4411423Exercise device and exercise adapter for forming same1983-10-25Estwanik
4373717Wrist curl machine1983-02-15Lambert
4345756Adjustable dumbbell apparatus1982-08-24Hoagland482/109
4249762Athletic club swing training device1981-02-10Richards
4229002Golf swing exercise device1980-10-21Masters
3874660Exercise device1975-04-01Brethen
3414260Adjustable weight exerciser for an athletic implement1968-12-03Gust
3351346Golf swing training device1967-11-07Strahan
3294399Manually operated weight resistant exercising device1966-12-27Samuel
3019019Hand wrestling apparatus1962-01-30Forte
2921791Exercising apparatus1960-01-19Berne



Other References:
Non-Final Office Action for U.S. Appl. No. 11/440,062 dated Jul. 10, 2007, 13 pages.
Final Office Action for U.S. Appl. No. 11/440,062 dated Dec. 12, 2007, 14 pages.
Non-Final Office Action for U.S. Appl. No. 11/440,062 dated Oct. 1, 2008, 14 pages.
Final Office Action for U.S. Appl. No. 11/440,062 dated Apr. 24, 2009, 13 pages.
Non-Final Office Action for U.S. Appl. No. 11/440,062 dated Oct. 28, 2010, 11 pages.
Final Office Action for U.S. Appl. No. 11/440,062 dated May 25, 2011, 11 pages.
PCT International Preliminary Report on Patentability for International Application No. PCT/US2011/055224 dated Apr. 9, 2013, 6 pages.
PCT Notification of Transmittal of the International Search Report and the Written Opinion for Application No. PCT/US2011/055224 dated May 14, 2012, 9 pages.
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Office Action issued in EP11831663.7 on Nov. 28, 2014, 6 pages.
Primary Examiner:
DONNELLY, JEROME W
Attorney, Agent or Firm:
Pillsbury Winthrop Shaw Pittman, LLP (PO Box 10500, McLean, VA, 22102, US)
Parent Case Data:

CROSS-REFERENCE TO RELATED APPLICATION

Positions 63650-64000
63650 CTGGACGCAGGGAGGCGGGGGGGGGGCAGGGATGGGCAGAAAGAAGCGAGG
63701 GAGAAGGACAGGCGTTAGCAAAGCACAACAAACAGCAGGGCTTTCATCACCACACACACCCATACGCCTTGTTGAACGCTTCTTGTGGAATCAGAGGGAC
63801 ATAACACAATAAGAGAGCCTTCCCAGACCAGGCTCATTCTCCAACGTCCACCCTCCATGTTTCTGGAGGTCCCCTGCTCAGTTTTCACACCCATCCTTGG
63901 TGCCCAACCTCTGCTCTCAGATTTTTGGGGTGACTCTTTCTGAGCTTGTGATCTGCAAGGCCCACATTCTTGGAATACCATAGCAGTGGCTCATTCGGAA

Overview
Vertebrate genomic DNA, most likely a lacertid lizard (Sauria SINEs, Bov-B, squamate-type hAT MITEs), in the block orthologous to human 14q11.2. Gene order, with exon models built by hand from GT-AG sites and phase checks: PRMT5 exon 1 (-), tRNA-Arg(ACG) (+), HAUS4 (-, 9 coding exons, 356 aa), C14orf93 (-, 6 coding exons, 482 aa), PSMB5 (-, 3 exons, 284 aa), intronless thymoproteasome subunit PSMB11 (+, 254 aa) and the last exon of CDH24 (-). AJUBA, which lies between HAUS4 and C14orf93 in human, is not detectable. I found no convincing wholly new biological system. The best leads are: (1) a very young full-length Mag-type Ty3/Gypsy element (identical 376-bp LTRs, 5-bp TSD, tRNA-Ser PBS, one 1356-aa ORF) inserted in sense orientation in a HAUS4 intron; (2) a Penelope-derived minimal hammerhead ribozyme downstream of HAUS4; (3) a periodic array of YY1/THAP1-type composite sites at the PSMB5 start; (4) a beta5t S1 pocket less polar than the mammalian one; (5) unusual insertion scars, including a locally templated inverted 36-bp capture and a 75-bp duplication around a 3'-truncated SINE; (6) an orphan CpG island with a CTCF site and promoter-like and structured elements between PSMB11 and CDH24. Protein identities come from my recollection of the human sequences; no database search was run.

This application claims priority to and the full benefit of U.S. Provisional Application Ser. No. 61/391,528, filed Oct. 8, 2010, and titled “Exercise Device,” the entire contents of which are incorporated herein by reference.

Claims:
What is claimed is:

1. An exercise device, comprising: a handle having a first end and a second end; a curved member coupled to the first end of the handle, the curved member having a first end, a second end, and a length between the first end and the second end; a moveable member coupled to the curved member, the moveable member being configured to travel along the length of the curved member, the moveable member having a base and a moveable portion, the moveable portion being configured to move relative to the base, wherein the moveable portion is configured to rotate about a connection with the base; a rod having a first end and a second end, the first end of the rod being coupled to the moveable portion of the moveable member; and a weight coupled to the second end of the rod.

2. The exercise device of claim 1, wherein the curved member is curved along the length of the curved member.

3. The exercise device of claim 1, wherein the length of the curved member extends from the first end of the handle toward the second end of the handle.